Ohno refined the Toyota Production System throughout the 40’s, 50’s, 60’s and 70’s, but his work went largely unnoticed until the world oil crisis of 1973. Until that time, demand was so high that companies could control costs and sell what they built using the mass production method. Although many production methods can control costs effectively in periods of high demand, only the Toyota Production System proved to be flexible enough to adapt to periods of low demand. In 1978, Ohno decided to write a book about Toyota’s successes, called Toyota Production System . At the same time, people who had worked with Ohno established the Shingijutsu Company (Shingijutsu means “new technology” or “a better way”) to help other companies apply the principles, tools, and process that had been so successful at Toyota. GEMS is currently working with Shingijutsu consultants to learn the Toyota process improvement methodology. Shingijustu consulted with companies around the world, and by the 1990s had worked with companies in the United States. In 1996 Jim Womack wrote a book called Lean Thinking that describes the success these companies had achieved working with Danaher, Porsche, and other companies. Womack is a professor at MIT, so he also formulated a process that other companies could use to adopt Toyota system. As a result, many companies began referring to the Toyota principles by the term “Lean”.
Defects – poor Q: part, information, poor service Overproduction: Inventory – not as prevalent in the office Transportation : movement of parts or information (parts that travel miles in a shop or paperwork that travels miles for approvals) Over processing: Features in a product or service that the customer doesn’t value & does not want to pay for Inventory : easy to see on the shop – more challenging in the office but it exists: inbox; e-mail; things waiting in queue Motion : unnecessary movement of employees to get work done – looking for tools or info. that should be readily available Waiting: for material, information , approvals In Administrative processes Waiting is often considered the biggest waste
Were going to look for Kaizen ideas
Local Governments Thinking Lean: An Overview of Applying Lean Principles to Government Services Ben Thatcher
How has Southlake implemented lean in local government?
How can I learn more about lean?
“ The relentless pursuit of the elimination of waste from every process with the ultimate goal of providing world-class quality, delivery and service to our customers at the lowest possible cost.” What is Lean? “ It’s about the process – not the employee” Think about the “thing” going through the process – not “who” does it.
Lean Thinking is a cultural change, it’s a change in mind-set: a continuous strive for perfection to eliminate all the waste.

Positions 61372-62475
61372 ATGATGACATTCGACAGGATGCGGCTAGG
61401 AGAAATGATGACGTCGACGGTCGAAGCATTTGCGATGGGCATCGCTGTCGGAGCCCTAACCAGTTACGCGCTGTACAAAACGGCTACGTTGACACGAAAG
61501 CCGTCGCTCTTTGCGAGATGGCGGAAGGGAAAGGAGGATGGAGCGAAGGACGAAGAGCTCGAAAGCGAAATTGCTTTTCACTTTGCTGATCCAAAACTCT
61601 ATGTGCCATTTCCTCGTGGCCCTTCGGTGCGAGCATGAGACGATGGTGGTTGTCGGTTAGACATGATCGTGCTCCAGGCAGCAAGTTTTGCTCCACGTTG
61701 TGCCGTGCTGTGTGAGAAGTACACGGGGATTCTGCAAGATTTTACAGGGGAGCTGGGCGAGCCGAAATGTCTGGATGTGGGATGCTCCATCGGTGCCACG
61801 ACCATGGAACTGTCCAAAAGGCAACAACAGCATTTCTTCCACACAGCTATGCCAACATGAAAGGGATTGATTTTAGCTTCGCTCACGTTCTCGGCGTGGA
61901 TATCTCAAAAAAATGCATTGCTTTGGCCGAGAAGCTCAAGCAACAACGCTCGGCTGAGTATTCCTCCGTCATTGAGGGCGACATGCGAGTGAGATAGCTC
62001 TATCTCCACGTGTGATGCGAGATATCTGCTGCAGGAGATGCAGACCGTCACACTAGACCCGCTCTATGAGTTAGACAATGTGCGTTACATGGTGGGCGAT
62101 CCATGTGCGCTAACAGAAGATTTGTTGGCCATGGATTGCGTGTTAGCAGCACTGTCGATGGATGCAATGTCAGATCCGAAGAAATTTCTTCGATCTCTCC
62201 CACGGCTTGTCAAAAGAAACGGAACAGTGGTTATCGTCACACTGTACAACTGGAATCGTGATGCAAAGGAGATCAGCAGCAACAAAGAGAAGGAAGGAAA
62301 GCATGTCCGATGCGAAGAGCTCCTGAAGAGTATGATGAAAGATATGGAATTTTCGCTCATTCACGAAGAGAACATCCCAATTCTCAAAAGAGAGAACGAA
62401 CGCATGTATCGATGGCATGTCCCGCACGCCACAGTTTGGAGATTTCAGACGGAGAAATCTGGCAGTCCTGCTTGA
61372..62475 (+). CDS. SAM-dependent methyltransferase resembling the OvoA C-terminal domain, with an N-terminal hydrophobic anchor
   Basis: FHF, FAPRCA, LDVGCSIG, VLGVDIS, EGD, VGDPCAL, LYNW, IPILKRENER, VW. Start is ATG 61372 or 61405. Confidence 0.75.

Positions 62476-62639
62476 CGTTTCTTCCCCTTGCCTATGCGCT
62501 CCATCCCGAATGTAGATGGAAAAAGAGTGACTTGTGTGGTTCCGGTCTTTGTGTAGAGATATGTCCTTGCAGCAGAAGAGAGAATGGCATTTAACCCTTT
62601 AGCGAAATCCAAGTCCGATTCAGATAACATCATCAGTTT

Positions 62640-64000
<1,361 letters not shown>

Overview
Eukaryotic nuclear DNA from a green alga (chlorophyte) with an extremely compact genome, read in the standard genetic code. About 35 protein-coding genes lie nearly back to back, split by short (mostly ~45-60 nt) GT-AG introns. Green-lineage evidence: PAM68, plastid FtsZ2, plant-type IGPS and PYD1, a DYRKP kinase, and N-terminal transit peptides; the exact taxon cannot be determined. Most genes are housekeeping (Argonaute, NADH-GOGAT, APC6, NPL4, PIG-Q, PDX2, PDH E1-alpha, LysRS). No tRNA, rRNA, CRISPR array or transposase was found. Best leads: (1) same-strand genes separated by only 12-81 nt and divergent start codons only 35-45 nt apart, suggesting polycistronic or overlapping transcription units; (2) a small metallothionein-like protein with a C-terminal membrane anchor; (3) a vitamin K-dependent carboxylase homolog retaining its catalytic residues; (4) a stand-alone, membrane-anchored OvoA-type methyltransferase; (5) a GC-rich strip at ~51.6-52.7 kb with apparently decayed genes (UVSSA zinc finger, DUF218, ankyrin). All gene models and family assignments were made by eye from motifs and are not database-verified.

Cultural Change: A Change in Mind-set See Act Get To get the results, you have to act different. To act different, you have to see the difference. To see different, start with learning Lean Thinking . Change in mind-set
Jidoka Just - in - Time Toyota Production System Heijunka 1978 1996 1943 - 1978 History of Lean A principle driven, tool based philosophy that focuses on eliminating waste so that all activities/steps add value from the customers perspective. Lean Thinking: People People People Deming & Ford
Lean Thinking Principles The continuous movement of products, services and information from end to end through the process 3 Establish Flow Nothing is done by the upstream process until the downstream customer signals the need 4 Implement Pull The complete elimination of waste so all activities create value for the customer by continuous improvement. Use all principles again, and again. 5 Work to Perfection Define value from the customers perspective and express value in terms of a specific product 1 Specify Value 2 Map the Value Stream Map all of the steps…value added & non-value added…that bring a product of service to the customer
Lean Thinking Principles guide you through lean implementation
What Satisfies the Customer? Non-Value Added Process: Those process steps that take time, resources, or space, but do not add value to the product or service. Value Added Process: A process step that transforms or shapes a product or service which is eventually sold to a customer. Value Enabling Process: A process step which must be performed in order to make it possible to perform value adding activities.
Activities that Create No Value , but Add Cost and Time
Focus: Find the Root Cause(s) and Eliminate Them
Typical Process = 1-10% Activities Create Value
Overproduction Inventory Extra Processing Motion Defects/Rework Waiting Transportation
Processing that the customer does not need or want
Processing a small deal the same as a large deal
Navigating multiple screens to input data
Looking/researching for data/info
Incorrect data on application
Missed customer due dates
Rework (the “R” words)
Application waiting approval
Waiting on information from customer
Waiting on information from 3 rd party
Receiving hardcopies from customer
Shipping hard copies for customer signature
Manually walking the application for approval
7 Wastes Characteristics
Staff Members waiting
Multiple applications awaiting approval
What does Waste Look Like?
Kaizen Ki-zen a continual improvement mindset. Everything that we do today can be improved. Kaizen has no end. Kai = Change Zen = For the Better A Healthy Dissatisfaction with the Status Quo Definition of Kaizen